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Statutory Overview in North Carolina

Legislation Signed into Law

2018

Primary Focus: Revises Laws Pertaining to Involuntary Commitment
Title/Description: An Act revising the laws pertaining to involuntary commitment in order to improve the delivery of behavioral health services in North Carolina
Citation: Session Law 2018-33
Summary: Establishes that every LME/MCO shall adopt a community crisis services plan to facilitate first examination in conjunction with a health screening. All plans must: identify one or more facilities where a respondent must be taken for a first examination by a commitment examiner; identify persons designated to be responsible for transportation; and identify training for law enforcement personnel who provide custody of involuntary commitment individuals. This Act requires health screenings for individuals in crisis to rule out symptoms that may be mistaken for psychiatric conditions. Act further expands the workforce to allow nurse practitioners, licensed professional counselors, and physician assistants licensed to diagnose mental illness to conduct first examinations.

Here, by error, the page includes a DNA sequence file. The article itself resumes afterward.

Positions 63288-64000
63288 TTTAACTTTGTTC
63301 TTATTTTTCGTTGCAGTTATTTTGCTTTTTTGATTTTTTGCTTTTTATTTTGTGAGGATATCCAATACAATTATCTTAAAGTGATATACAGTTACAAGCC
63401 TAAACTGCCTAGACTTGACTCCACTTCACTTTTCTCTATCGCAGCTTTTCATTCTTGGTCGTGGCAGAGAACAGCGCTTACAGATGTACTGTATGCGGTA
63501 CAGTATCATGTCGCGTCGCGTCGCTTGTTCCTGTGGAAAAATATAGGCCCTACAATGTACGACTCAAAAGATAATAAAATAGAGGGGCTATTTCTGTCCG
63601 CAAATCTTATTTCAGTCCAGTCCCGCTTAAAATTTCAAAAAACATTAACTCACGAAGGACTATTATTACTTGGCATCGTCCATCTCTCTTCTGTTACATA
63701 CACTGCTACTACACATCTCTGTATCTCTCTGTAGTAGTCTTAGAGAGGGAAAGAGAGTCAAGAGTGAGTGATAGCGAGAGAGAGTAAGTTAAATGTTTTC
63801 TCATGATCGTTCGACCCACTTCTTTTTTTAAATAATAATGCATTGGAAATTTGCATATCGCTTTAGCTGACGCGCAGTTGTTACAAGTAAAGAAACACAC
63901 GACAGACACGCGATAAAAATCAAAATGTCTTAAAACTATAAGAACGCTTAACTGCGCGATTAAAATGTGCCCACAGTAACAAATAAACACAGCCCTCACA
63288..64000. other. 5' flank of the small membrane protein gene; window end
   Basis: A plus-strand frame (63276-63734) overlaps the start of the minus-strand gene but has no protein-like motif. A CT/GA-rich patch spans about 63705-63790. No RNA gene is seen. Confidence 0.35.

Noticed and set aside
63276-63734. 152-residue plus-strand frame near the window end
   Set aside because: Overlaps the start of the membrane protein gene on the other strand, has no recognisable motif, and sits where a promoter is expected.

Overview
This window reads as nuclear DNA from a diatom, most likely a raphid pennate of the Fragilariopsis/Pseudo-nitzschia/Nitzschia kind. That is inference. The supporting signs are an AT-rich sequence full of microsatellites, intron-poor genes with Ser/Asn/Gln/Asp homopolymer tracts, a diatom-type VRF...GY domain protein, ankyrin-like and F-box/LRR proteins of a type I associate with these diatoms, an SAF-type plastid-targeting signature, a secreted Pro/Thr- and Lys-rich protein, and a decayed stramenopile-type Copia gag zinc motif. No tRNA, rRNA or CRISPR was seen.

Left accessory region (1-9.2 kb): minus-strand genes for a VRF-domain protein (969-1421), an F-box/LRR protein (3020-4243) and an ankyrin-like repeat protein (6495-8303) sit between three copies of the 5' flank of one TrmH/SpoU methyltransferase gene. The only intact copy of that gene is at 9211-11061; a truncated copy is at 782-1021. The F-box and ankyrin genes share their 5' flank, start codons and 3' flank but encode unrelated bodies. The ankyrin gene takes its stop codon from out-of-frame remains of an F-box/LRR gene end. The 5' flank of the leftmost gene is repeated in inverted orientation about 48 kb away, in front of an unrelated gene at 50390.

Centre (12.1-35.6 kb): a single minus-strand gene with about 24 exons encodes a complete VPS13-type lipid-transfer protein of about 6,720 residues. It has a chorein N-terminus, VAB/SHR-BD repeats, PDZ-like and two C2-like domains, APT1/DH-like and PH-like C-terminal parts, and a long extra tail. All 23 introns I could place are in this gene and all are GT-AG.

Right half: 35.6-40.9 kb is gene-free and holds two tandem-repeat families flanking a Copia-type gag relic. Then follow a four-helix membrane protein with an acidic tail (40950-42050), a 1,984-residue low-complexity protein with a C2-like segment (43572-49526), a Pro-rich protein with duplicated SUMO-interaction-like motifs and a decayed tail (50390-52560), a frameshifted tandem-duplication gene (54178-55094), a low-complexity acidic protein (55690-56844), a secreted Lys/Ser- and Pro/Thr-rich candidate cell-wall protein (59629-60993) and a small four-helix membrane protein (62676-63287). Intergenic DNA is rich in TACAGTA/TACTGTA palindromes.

Effective Date: June 22, 2018
Notes: Enacted from Senate Bill 630 introduced during the General Assembly of North Carolina Session 2017.

2015-2016

Primary Focus: Access to Services
Title/Description: No discrimination against mentally ill or chemically dependent individuals.
Citation: N.C. Gen. Stat. § 58-51-55
Summary: Section 58-51-55(a) was rewritten to amend the definitions of mental illness and chemical dependency.
Does not require coverage for chemical dependency or sex changes.
Applies only to group health insurance contracts.
Effective Date: October 15, 2015
Notes: Amended by N.C. SB 676.

Primary Focus: Access to Services
Title/Description: No discrimination against mentally ill or chemically dependent individuals.
Citation: N.C. Gen. Stat. § 58-67-75
Summary: Section 58-67-75(a) was rewritten to amend the definitions of mental illness and chemical dependency.
Does not require coverage for chemical dependency or sex changes.
Applies only to group contracts.
Effective Date: October 15, 2015
Notes: Amended by N.C. SB 676.